By L. Paul Verhage
Now that I have a small robot, it’s
time to make it do something.
So this month, you can read
about its line follower, proximity
detector, and some future designs
in the works.
remains between the IRED/phototransistor pairs, the
CheapBot-08 drives merrily along its way. However, the
detection of no reflection by either of the phototransistors
puts the little robot into a turn to correct the situation.
You will need the following parts to the make the line
What’s a robot without a line follower? Like line
followers for larger robots, this one emits two infrared
beams: one on the right side of the PCB and the other on
the left side. However, because of the small size of the
robot controller, the IR LEDs (IREDS) are separated by only
1-1/2 inches. And — like other line followers — next to each
IRED is a phototransistor to detect the reflection (or nonreflection) from its IRED neighbor. As long as the black line
58 SERVO 12.2009
•CheapBot-08 line follower PCB
•Two 330 ohm resistors
•Two 4.7K ohm resistors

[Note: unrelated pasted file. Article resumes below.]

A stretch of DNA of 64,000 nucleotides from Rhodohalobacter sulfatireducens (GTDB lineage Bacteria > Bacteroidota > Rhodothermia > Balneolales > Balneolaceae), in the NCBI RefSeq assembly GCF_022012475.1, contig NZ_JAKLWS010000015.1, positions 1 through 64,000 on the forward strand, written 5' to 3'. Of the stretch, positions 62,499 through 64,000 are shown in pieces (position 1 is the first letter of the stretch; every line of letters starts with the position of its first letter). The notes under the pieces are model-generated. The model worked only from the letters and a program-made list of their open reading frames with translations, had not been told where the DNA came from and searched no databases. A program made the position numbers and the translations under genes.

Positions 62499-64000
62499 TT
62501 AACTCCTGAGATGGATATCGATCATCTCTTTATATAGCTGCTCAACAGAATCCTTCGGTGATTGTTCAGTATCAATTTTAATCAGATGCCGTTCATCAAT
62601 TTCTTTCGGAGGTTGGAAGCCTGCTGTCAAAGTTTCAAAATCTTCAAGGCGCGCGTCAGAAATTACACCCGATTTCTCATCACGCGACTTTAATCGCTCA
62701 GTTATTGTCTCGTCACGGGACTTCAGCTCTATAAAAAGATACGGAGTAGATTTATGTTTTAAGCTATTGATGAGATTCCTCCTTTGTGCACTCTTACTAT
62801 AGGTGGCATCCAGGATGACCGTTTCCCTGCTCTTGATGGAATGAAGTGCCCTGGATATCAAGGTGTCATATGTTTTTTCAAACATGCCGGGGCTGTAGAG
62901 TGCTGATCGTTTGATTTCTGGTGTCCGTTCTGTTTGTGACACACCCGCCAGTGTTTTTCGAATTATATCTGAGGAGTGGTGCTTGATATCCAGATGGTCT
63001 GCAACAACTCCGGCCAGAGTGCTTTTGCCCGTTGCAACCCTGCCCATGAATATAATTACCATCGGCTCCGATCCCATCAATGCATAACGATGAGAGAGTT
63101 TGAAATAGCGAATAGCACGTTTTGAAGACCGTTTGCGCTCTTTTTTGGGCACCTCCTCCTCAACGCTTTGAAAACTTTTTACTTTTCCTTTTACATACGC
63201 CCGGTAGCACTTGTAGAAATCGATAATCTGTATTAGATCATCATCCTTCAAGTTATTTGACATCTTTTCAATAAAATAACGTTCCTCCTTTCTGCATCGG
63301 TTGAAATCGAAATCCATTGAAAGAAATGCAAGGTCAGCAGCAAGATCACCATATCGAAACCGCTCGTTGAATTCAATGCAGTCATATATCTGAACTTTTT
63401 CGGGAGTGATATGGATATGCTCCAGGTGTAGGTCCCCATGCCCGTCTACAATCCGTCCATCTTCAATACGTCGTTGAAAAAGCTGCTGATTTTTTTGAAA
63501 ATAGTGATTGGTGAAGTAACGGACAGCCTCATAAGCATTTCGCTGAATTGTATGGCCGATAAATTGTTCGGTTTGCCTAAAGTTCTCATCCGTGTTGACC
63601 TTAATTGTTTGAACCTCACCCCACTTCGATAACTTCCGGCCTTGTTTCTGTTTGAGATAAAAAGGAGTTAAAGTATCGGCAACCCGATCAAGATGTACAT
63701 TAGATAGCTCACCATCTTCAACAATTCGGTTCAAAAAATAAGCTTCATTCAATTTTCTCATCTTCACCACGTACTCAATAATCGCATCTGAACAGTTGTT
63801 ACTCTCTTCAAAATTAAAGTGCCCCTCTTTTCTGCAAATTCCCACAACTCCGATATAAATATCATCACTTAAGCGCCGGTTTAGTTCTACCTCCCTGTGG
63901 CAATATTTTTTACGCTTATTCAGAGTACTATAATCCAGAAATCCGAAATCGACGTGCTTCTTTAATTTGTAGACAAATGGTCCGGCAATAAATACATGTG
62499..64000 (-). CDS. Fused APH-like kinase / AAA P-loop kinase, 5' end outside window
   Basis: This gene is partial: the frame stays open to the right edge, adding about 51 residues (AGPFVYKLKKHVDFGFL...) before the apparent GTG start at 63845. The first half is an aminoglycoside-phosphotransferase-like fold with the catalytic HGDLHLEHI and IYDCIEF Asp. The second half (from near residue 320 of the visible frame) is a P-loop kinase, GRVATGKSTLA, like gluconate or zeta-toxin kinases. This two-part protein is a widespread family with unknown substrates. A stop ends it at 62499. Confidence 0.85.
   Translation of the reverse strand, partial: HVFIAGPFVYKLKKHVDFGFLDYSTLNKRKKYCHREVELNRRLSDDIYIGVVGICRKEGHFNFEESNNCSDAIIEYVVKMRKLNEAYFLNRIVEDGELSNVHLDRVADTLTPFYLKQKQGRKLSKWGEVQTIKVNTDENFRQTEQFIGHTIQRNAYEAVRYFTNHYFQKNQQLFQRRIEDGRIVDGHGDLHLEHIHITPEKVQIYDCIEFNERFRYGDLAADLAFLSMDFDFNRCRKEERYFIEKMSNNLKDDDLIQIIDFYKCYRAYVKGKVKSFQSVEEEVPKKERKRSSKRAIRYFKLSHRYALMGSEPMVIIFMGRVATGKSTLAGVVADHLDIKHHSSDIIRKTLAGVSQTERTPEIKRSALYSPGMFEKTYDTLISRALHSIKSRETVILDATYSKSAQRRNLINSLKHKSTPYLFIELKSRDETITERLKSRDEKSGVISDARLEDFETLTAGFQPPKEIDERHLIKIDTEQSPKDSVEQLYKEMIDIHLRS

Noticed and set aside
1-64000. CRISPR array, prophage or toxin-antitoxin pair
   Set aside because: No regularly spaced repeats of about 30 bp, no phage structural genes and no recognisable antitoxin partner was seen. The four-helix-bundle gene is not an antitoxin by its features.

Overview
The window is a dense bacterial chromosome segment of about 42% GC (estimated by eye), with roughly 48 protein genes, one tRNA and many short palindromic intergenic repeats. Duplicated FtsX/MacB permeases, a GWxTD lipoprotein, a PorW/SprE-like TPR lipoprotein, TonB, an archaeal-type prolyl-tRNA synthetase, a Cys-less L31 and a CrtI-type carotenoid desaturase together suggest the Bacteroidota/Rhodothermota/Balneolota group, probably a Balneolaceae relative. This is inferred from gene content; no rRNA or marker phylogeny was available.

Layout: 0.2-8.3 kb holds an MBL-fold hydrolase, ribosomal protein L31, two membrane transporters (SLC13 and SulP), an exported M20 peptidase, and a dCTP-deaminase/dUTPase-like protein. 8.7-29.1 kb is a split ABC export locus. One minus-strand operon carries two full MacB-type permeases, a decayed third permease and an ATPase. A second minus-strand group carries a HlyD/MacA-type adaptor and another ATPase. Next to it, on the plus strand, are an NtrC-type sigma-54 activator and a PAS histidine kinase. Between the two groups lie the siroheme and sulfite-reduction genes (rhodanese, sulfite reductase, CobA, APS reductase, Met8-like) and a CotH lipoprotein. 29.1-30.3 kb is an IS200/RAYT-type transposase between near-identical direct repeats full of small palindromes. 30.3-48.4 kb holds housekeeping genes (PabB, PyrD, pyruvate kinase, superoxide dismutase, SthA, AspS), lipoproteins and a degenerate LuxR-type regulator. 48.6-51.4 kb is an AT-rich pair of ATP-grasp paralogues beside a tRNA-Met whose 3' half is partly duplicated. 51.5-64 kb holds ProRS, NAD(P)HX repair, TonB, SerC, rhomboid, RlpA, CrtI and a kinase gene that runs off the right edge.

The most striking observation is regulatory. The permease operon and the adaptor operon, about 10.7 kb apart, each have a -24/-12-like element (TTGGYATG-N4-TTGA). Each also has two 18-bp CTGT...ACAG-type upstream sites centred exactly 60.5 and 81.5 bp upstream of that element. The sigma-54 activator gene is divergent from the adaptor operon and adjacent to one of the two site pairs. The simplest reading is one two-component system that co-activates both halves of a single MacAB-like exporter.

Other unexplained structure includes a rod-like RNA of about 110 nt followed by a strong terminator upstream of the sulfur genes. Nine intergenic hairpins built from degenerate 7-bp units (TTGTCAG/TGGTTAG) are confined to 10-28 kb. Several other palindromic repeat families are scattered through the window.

•Two right angle receptacles
•Four 7/32-inch diameter aluminum tubes cut
3/8 inches long
•Two 3/8-inch diameter heat shrink tubing
Since the line follower PCB is single-sided, one jumper
wire is needed to unite the PCB’s two ground planes. The
best wire for this purpose is a cut resistor lead. If you don’t
have one handy, then solder a resistor to the PCB first.
Then, after trimming its soldered leads, you’ll have a spare
resistor lead for the jumper wire. Next, bend the leads of
the rest of the resistors and solder them to the PCB. The
interconnect between the line follower and the robot
controller is a pair of right angle receptacles (like Jameco
I designed a PCB for the standard line follower that fits the small CheapBot-08 robot controller to a tee! That’s because the printed circuit board plugs directly into the forward expansion ports of the CheapBot-08 robot controller, so there’s no need to attach the line follower to the robot body.